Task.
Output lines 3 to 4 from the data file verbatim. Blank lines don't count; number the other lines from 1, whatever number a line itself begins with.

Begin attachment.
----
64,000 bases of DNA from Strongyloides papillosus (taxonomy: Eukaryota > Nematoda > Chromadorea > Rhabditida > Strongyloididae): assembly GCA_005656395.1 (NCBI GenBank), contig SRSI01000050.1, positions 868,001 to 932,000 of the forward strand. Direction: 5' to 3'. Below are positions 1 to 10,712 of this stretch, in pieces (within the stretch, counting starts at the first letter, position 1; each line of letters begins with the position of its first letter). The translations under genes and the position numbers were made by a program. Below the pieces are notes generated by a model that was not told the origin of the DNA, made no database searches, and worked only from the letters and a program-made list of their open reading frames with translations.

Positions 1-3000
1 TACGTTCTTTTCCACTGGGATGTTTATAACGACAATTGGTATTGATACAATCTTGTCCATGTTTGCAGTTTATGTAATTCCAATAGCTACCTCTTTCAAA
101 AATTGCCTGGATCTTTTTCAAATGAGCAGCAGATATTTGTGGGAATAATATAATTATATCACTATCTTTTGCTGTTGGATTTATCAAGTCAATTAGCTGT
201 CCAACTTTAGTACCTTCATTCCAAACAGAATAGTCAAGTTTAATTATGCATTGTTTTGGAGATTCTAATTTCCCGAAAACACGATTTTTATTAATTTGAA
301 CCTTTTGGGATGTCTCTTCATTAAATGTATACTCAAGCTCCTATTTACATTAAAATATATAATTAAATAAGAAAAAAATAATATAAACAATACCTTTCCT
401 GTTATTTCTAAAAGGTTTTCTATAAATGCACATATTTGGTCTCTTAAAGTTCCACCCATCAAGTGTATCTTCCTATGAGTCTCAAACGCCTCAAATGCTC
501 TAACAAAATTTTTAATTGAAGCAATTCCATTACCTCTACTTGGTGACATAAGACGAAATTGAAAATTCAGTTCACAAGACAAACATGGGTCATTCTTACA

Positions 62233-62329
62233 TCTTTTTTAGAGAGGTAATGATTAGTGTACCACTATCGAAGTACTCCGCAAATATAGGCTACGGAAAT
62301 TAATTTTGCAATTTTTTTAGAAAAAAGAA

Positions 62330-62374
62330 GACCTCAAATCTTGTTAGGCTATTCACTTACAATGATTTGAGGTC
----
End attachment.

1 TACGTTCTTTTCCACTGGGATGTTTATAACGACAATTGGTATTGATACAATCTTGTCCATGTTTGCAGTTTATGTAATTCCAATAGCTACCTCTTTCAAA
101 AATTGCCTGGATCTTTTTCAAATGAGCAGCAGATATTTGTGGGAATAATATAATTATATCACTATCTTTTGCTGTTGGATTTATCAAGTCAATTAGCTGT